These 14 chapters are then followed by three appendices. The first is quite elementary and provides some background material on things like the Pigeonhole Principle (with Dirichlet’s theorem on approximation of irrational numbers by rational ones given as a nice example); the second covers the basics of algebraic numbers and integers; the third discusses the free mathematical software SageMath.

The book is quite nicely written, with good motivation and a substantial supply of examples. As noted earlier, it also benefits from the author’s attention to the historical aspects of the subject and his penchant for giving alternative proofs of various results. There are a decent number of exercises, both computational and proof-based, covering a broad spectrum of difficulty. The author states that hints to some of the more difficult ones will appear on the book’s website, but apparently none have, as of this writing, yet made it up there.

Prerequisites for the text are (for the first part, anyway) not unduly burdensome. No prior background in abstract algebra is necessary, though on occasion the author mentions a word like “ring” without definition. No real background in ring theory is necessary to understand the book, however. (Since the author does feel free to drop the occasional algebraic phrase, I’m surprised that he didn’t make the obvious connection between some of the topics covered in chapter 2 and basic group theory.) Part 2 of the book does require considerably more mathematical sophistication, and, as previously noted, in several chapters a background in analysis is required.

I noticed few misprints or typos, and the ones that I did see are minor: for example, in theorem 4.4 on page 83, the author uses the ordinary letter “S” to denote the set of congruent numbers, but had previously used a stylized script version of that letter in the definition.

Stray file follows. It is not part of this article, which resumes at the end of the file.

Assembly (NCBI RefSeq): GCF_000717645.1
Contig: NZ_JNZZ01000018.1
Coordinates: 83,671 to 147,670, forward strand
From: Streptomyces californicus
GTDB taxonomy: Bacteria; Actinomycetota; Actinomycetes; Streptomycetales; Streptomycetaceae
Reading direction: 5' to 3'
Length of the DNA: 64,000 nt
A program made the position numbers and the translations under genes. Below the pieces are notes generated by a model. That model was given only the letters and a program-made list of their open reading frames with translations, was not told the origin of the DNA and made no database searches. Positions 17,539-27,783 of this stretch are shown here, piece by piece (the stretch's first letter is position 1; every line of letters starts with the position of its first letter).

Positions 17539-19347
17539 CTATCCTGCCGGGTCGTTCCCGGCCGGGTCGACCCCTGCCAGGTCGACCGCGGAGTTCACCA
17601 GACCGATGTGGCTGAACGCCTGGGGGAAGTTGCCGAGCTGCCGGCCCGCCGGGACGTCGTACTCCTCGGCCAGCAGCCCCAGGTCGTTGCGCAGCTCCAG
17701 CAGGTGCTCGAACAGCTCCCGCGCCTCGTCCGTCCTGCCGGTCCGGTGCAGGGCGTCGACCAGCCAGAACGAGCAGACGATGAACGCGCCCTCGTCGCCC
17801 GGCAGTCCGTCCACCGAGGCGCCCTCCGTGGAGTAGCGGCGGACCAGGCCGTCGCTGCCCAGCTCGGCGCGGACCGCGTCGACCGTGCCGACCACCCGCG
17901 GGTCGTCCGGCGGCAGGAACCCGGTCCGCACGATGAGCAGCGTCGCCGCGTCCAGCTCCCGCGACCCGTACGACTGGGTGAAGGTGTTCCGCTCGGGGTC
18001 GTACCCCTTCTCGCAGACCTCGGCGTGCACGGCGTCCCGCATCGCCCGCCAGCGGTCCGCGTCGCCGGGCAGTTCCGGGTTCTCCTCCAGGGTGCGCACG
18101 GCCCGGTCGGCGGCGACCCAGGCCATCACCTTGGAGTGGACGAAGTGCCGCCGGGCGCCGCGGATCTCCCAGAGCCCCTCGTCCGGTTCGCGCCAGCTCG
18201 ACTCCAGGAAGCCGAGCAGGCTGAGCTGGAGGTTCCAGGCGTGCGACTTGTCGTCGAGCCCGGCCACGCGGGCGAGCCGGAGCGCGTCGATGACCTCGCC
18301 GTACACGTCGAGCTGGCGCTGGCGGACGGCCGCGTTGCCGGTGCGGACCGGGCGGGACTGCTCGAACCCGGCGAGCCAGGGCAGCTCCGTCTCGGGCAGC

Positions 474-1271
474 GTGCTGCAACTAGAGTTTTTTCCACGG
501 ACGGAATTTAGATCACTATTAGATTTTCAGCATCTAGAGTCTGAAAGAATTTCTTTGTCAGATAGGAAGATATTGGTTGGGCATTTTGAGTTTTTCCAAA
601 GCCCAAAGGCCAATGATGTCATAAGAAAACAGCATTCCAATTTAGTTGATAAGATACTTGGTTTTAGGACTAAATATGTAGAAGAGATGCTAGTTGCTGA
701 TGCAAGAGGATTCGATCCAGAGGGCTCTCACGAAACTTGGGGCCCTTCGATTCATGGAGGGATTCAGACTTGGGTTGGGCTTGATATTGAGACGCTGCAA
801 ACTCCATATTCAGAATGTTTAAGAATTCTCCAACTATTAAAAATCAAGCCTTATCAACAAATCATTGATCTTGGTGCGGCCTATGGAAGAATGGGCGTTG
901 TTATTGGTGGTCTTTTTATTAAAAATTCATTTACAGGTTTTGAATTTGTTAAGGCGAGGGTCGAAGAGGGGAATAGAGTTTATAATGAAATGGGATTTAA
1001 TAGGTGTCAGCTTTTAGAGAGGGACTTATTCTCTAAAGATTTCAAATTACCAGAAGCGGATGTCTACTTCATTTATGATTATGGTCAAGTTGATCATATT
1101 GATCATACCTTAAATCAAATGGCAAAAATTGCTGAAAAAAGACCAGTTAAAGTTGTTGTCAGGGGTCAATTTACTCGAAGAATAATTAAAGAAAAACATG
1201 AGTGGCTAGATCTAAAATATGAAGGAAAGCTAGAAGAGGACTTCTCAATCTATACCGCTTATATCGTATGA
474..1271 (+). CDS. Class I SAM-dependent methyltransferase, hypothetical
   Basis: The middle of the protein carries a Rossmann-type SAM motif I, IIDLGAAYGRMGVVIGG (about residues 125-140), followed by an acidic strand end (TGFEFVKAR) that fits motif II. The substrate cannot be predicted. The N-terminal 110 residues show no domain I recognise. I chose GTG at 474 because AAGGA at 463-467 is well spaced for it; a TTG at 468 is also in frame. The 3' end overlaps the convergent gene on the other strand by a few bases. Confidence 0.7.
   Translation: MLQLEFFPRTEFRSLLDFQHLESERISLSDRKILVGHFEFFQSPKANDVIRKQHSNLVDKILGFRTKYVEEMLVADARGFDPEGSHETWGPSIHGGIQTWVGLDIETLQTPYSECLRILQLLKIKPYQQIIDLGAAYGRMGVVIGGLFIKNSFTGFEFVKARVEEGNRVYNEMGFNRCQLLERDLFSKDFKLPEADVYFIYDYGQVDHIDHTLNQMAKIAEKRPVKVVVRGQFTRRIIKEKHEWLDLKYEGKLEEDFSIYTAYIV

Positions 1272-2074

And speaking of the letter S, I do think that the index of the book could stand some improvement. Anyone looking to see where Andrew Wiles is mentioned in the text will not find that answer under “W”; instead, the reference to him appears under “S”, for “Sir Andrew Wiles”. The word “prime” does not appear in the Index, which seems a curious omission in a textbook on number theory. And I was unable to find any reference to the Law of Quadratic Reciprocity under the letters “L”, “Q” or “R”; I finally got lucky and found it under “E” (for “Euler”).

As a text for a course, I see only one possible drawback, and that one is obvious and unavoidable: the author’s approach to the subject, while novel and interesting, has the inevitable consequence of resulting in the omission of certain topics that an instructor might want to cover in an introductory course. Continued fractions, for example, are not discussed in the text, and, perhaps of more concern for most instructors, neither is cryptography, which seems, more and more, to be a topic that people want to see covered in an undergraduate number theory course. Even if not considered as a text for such a course, however, the book has several other potential uses: it could be used as a text for a second semester course in number theory or “special topics” course, or as a text for an introductory graduate course. It’s also just an interesting book to have on one’s shelf.

Mark Hunacek (mhunacek@iastate.edu) teaches mathematics at Iowa State University.